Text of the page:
Consider moving closer to the subject and following the 'Rule of Thirds'. The problem with most of the advice you've been given is that there's too much of it. How are you going to remember it all the next time you need to take a photo? Where do you start? Telling you to improve your composition would be so broad that it would be useless. So I picked ...


10

I assume you mean their bosom, not their chests? Firstly, some reactions to other answers: I would be careful about wider angle lenses as it makes them look less attractive in general. Poses and clothing can do a lot. And using a model with a bigger bosom helps a lot, too. However, post editing is often applied in the professional world. In Photoshop, ...


10

This is a basic low-key shot, but without the benefit of a flash you're going to need to work harder to get the big difference between subject and background. Without a flash, a good bet for the kind of shot you're talking about is to pick an exterior doorway where whatever's outside will be good and dark, like a backyard with no lights. Open the door wide ...


9

Just take each shot so that it looks roughly right but with a wider lens/further away. Then match all images in post processing by cropping. This is a lot simpler than matching the images in camera. At least in terms of positioning the subject within the frame. Considering the pose itself I would not strive for a perfect match. If something looks too good, ...


8

What used to be a common pose for this that others haven't mentioned yet is: lying on the stomach and shoulders up at < 45 degree angle on elbows, similar to an upward-facing dog yoga position, but much less pronounced, while on the beach wearing a bikini. This allows gravity to bring out the bosom. As for clothing, push-ups aren't always a great idea, ...


8

Well, one can write an entire book on this. Also there isn't a definitive answer. But, as you say, here are some "tips and tricks": make it clear that you're on "their side". That you're helping them to make the shoot good. arrange a little their clothes, their hair, take an invisible piece of dirt (it doesn't need to really exist) from their clothes - this ...


7

Are you posing or do you have a model posing for you? Most likely, professional photographers are going to employ professional models, either those who they've worked with before, or by going to a modelling agency for a suitable model for the type of shoot and the type of end result that they're trying to achieve. Professional models usually have an ...


7

A great way to show great friendship between buddies, is to let them be themselves. Its amazing what they will come up with after the initial tentativeness of the situation, all whilst you just click away. Props is also a good way to show off a friendship. These will be props that the subjects bring with them. These will be items that have a common ...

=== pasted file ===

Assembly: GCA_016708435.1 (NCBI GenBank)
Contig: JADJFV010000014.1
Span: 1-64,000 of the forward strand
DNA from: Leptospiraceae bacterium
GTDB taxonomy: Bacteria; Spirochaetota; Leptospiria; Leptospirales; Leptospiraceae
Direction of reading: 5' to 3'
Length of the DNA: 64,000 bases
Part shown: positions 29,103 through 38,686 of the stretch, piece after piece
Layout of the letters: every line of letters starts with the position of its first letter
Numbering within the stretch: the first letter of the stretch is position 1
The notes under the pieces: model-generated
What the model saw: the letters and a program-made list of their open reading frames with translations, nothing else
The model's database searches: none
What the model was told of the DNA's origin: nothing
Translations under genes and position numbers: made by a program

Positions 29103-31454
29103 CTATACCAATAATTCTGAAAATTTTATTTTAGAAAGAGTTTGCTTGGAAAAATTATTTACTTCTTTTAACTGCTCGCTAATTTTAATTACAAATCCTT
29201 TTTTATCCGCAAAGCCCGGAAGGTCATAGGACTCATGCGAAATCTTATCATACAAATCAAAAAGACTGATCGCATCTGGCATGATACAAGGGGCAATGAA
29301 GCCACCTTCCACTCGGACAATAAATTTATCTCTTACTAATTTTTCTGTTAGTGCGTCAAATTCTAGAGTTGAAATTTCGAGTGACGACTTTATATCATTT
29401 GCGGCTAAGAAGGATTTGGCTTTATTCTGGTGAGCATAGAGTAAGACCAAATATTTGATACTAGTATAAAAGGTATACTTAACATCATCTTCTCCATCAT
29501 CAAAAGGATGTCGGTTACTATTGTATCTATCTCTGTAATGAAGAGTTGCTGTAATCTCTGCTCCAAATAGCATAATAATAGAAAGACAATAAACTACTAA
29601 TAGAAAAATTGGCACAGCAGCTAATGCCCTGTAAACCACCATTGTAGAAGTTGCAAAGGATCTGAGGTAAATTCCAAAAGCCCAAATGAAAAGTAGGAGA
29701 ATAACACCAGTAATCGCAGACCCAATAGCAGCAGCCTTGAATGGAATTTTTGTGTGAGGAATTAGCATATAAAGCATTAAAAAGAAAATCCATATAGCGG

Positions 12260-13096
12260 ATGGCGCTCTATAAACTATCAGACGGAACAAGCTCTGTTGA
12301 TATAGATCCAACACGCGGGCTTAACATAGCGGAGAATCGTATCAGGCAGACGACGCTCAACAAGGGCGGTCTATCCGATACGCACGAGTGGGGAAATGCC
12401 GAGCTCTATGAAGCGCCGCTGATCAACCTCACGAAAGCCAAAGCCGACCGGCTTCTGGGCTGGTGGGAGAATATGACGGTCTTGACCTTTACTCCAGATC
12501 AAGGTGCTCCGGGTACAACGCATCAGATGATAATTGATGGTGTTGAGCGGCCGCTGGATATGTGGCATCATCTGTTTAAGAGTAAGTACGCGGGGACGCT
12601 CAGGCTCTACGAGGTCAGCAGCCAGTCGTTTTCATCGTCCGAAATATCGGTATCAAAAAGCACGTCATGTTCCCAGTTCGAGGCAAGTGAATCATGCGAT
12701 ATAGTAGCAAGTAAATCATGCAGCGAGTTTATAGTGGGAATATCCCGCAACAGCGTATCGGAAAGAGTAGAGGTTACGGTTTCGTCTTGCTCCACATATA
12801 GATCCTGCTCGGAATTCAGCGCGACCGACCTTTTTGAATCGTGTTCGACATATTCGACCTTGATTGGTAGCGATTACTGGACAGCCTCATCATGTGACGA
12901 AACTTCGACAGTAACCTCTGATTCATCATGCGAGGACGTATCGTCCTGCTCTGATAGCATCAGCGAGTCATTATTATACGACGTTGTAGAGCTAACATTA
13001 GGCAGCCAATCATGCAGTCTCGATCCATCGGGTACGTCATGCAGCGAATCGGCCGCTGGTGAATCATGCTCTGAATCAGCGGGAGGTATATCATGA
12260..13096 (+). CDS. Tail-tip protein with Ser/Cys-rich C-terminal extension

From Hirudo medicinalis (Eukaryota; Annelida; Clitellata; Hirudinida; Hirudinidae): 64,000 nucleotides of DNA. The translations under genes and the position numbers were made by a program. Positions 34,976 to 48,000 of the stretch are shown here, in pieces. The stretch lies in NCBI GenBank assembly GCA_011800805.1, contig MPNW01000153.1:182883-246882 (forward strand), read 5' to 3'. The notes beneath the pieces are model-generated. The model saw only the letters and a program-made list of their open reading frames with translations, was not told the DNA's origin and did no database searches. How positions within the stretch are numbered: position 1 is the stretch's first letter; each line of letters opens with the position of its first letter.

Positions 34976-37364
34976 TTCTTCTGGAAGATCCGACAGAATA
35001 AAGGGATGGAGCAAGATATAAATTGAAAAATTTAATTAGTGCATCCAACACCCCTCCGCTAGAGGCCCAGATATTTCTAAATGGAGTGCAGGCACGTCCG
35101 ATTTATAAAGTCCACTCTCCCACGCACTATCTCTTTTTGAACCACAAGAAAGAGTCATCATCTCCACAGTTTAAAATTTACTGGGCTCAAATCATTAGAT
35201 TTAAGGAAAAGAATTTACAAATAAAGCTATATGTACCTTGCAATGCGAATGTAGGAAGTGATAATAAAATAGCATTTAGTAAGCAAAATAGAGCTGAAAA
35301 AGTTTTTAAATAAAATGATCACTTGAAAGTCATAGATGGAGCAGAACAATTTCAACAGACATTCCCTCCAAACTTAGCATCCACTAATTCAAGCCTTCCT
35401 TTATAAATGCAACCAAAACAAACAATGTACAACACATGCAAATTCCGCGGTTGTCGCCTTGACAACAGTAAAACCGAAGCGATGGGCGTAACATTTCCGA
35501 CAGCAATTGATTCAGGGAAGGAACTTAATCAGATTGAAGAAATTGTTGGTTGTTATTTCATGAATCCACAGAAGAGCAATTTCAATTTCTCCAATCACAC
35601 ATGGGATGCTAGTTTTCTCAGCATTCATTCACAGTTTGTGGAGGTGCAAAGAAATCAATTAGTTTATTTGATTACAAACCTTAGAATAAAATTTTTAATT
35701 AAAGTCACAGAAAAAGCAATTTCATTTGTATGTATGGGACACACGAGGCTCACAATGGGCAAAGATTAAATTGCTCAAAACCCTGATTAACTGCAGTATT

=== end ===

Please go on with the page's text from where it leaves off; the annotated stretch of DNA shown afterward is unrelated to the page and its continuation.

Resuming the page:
7

Is working as a model a good way to learn photography? It can be, sure. Rather, if the question were more specifically, "is working as a model a good way to learn portrait photography?", sure, why not? Depending on some conditions, that is... Is the photographer good? Is he experienced, does he know how to communicate with and direct models? Does he know ...


7

I realise that I could measure the distance in each shot, and have a point on her body centered within the view finder. But what about possible elevation changes changing the angle? A quick way to get close is to decide on the pose you want to use and do the first shot at home. Make a print and keep it in your camera bag so that you can refer to it whenever ...


7

Consider using an off-camera flash, with a portable flash modifier. I was helping my Dad take portraits of my mom at a Christmas lights show at night. I put a radio trigger on his, and acted as a voice-activate light stand with a fstopper flash disk on the flash. You'll be amazed how may people think that we're pros, and we got some nicely lit photos to ...


6

Do desensitization therapy by having her wear a mask. Something like cool Marti Gras masks or vintage costume party masks or ethnic shaman masks, so you'll get cool photos anyway. Have her model clothing and household items without her face in the shot (a great excuse to splurge on a fancy manacure, your treat). In all that, have her appreciate the good ...


6

I'm assuming you are a photographer, and you interact with people. Saying "That one", "good", "extend your leg", "nice", "gorgeous", is part of interacting with people. I don't think any model, not one on the planet, would learn 1000 different names, with 1000 variation levels on each to pose, and to practice ...


6

I'd use a flash on a stand triggered by your camera's flash. Control the spread of the lighting by using a 20 degree grid. A Yongnuo flash isn't terribly expensive and will help get the shot you are looking for. Or you can rent lighting gear from a rental house for under $75 for a 3-day rental. Obligatory links to the Strobist blog: http://strobist....


6

I don't think modeling is a good way to learn photography at all. It's a decent way to learn how to plan and perform a shoot but it has very very little with photography. She won't be controlling the aperture, the shutter speed, the lighting, she won't be picking the angles and dictating the composition. She'll be sitting there while he does all of that. It'...